Programmer's Guide: How To Create Shell Commands

Creating a new shell command is relatively easy. This is done by defining a special type of C function, called a stub, and then registering that function with the Tcl interpreter. When the function is registered, it is assigned a command name. When that command is invoked in the shell, the interpreter will call the C function and pass it whatever arguments were provided.

To create a new command, begin by copying the sample stub, in extension.c, called C_foo(). The sample is duplicated below. A C stub is a C function of the type int (*)(TCL_CMDARGS). It is conventional in Lens to name all C stubs C_ followed by the name of the command that will be created in the shell when the command is registered.

    int C_foo(TCL_CMDARGS) {
      char *usage = "foo <bar>";
      if (argc == 2 && !strcmp(argv[1], "-h"))
        return commandHelp(argv[0]);
      if (argc != 2) return usageError(argv[0], usage);
      if (!Net) return warning("%s: no current network", argv[0]);
      return TCL_OK;

TCL_CMDARGS is a macro defined in command.h. The standard arguments include a Tcl interpreter, interp, which is the same as the global interpreter, Interp. This will be needed for most of the Tcl library function calls. It is better to use the local one where possible. The other important arguments are argc and argv. These are similar to the default arguments passed to main except that they contain the arguments to the command. argv[0] will be the name of the command.

The command must return a boolean value: either TCL_OK if everything is fine or TCL_ERROR if something goes wrong. The return message in either case is actually stored in the interpreter before returning. This can be done easily with the result(), append(), warning(), or usageError() commands.

The sample stub first defines a usage string. If any error in usage is detected, this can be passed to usageError() to create an appropriate error message. The standard behavior for all Lens commands is to display their manual page if the first argument is "-h". Therefore, the function immediately checks for this case and calls commandHelp() with the command name if "-h" is found. Creating help pages for your command is explained below.

Then it is customary to check that the number of arguments is within the legal range and produce a usage error if not. Finally, most commands are dangerous if there is no network, so that check is made.

The body of the command should then follow. If the command is quite simple, it could all be contained in the stub. If it is more than a few lines, however, it is good practice to put most of the meaningful behavior of the command in a separate function and only use the stub to parse the arguments. Some commands that may be helpful in parsing arguments are the atoi() library function, which converts a string to an integer, and the Lens ator() function, defined in util.c, that converts a string to a real, interpreting "-" as NaN.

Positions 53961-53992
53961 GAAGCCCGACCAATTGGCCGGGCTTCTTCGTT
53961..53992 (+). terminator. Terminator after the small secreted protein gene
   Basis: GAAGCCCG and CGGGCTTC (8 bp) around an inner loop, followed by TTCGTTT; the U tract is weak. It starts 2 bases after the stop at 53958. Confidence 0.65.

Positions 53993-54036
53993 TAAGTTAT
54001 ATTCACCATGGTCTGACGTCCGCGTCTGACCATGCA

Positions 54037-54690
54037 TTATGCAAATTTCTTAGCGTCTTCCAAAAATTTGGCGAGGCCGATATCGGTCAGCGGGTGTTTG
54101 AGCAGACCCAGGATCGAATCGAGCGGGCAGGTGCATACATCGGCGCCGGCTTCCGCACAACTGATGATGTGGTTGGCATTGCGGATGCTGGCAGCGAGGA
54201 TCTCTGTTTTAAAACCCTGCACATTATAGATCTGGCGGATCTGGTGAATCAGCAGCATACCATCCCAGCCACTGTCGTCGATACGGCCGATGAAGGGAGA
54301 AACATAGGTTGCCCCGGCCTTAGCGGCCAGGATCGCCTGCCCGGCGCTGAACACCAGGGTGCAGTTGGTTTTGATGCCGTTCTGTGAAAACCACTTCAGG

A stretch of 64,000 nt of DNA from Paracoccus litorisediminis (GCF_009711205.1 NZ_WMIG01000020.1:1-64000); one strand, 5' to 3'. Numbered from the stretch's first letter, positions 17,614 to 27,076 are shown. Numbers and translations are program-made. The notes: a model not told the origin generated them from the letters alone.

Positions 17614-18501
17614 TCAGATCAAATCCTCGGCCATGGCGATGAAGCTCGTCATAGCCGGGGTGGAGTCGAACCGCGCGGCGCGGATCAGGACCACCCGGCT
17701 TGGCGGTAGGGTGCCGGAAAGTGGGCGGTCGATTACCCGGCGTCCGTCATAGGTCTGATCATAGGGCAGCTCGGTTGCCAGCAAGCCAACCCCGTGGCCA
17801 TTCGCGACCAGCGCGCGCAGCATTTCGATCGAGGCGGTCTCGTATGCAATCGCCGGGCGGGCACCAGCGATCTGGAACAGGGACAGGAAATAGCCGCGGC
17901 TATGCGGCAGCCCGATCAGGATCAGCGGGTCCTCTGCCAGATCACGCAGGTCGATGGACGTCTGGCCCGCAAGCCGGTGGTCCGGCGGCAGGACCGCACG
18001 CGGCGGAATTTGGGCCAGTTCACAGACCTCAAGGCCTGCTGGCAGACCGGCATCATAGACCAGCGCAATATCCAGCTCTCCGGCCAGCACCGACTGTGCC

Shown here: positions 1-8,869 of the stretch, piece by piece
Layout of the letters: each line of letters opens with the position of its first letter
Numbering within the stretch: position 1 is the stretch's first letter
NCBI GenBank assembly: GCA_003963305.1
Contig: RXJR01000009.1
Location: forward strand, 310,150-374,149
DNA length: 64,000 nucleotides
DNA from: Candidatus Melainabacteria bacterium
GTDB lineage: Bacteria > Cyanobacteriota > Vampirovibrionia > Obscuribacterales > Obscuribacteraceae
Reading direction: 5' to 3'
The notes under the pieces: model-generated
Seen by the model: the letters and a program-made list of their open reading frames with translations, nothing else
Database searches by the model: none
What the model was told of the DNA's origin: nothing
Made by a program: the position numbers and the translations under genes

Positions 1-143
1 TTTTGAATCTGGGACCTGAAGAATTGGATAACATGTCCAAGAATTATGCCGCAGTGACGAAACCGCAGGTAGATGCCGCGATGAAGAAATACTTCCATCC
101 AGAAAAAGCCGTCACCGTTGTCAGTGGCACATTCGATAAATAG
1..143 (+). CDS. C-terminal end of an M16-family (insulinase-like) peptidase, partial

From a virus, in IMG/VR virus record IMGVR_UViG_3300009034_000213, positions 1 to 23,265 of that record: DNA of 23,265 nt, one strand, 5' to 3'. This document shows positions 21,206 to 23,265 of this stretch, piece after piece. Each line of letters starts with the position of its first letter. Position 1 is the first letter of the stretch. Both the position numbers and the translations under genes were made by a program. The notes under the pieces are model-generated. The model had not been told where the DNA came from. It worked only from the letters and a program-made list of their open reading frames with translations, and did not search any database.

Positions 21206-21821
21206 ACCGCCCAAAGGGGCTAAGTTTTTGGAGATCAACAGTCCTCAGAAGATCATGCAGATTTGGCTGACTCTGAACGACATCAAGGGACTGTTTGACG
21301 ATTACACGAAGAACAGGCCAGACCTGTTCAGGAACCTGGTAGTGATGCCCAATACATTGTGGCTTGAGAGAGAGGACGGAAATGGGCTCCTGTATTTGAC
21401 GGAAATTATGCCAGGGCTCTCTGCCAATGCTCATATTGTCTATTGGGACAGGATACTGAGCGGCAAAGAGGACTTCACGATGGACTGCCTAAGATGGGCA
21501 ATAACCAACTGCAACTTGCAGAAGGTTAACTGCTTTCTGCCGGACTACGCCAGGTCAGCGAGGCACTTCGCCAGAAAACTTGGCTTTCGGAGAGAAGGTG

If your command is complex, you may want to borrow the argument parsing code from a similar Lens command and modify it. For example, any command that accepts a <group-list> argument uses a special macro to parse the list.

Registering the Command

The final step in creating a shell command is registering the stub with the shell. If the command is to be invoked by the user, this should be done with registerCommand(), as in:
    registerCommand(C_foo, "foo", "this command does some stuff");

You should place the call to registerCommand inside the userInit() function in extension.c. This will be called when Lens starts up. The first argument to registerCommand is the C stub. The second is the name that the command is to have in the shell. The third is the synopsis of the command that will be seen when the help command is used. Registering a NULL function with an empty name and synopsis will create a blank line in the list produced by help.

If the command is not to be invoked by the user but only by some hidden Tcl code, it should be created with createCommand(), as in:

    createCommand(C_foo, ".foo");
In this case there is no synopsis and it is customary to start the command name with a period so users (probably you yourself) will have less chance of overwriting it by accident.

Writing a Manual Page

If your command may be used by other people or has a non-trivial usage that you could forget, you may want to create a help page for the command. Help pages are originally html files, such as this one for addNet. So you should start by copying the source from one of the other pages in the Lens manual and modifying it.

The file should have the same name as your command with .html tacked on the end. Then all you have to do is bring up the page in Netscape and save it as text using "File/Save As...". Put the text file (which should have the extension .txt) in the UserCommands/ sub-directory of your personal Lens/ directory. And then Lens should be able to find it.

Douglas Rohde
Last modified: Mon Nov 13 22:58:31 EST 2000